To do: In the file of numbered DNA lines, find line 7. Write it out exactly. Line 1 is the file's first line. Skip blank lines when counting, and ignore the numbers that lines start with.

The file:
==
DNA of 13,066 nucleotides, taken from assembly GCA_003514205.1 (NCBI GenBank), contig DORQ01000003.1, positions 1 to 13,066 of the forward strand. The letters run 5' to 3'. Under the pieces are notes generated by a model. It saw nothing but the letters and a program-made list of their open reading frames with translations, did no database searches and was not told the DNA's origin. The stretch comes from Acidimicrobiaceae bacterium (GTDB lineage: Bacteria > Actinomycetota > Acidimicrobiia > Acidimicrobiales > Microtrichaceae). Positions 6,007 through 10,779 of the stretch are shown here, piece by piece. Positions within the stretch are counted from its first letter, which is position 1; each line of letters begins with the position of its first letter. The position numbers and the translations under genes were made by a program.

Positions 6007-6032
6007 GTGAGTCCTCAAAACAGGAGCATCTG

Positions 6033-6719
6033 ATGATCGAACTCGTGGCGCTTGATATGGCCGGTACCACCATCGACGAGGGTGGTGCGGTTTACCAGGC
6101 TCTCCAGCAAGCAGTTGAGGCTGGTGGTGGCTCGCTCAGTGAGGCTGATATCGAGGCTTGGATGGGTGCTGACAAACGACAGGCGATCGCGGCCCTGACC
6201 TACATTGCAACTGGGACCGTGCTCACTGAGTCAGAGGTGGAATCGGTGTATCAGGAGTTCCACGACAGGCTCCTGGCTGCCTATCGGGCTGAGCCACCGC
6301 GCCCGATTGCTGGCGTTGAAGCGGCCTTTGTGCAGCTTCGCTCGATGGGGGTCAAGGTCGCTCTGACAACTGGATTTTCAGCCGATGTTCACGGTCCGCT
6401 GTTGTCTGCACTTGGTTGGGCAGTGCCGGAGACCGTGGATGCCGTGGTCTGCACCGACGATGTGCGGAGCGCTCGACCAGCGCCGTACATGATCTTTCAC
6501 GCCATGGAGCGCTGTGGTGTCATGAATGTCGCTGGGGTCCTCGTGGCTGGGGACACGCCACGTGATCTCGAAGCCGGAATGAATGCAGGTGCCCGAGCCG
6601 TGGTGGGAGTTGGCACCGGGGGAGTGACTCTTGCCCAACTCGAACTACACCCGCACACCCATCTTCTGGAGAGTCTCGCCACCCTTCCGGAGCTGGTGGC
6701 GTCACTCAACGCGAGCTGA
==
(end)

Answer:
6201 TACATTGCAACTGGGACCGTGCTCACTGAGTCAGAGGTGGAATCGGTGTATCAGGAGTTCCACGACAGGCTCCTGGCTGCCTATCGGGCTGAGCCACCGC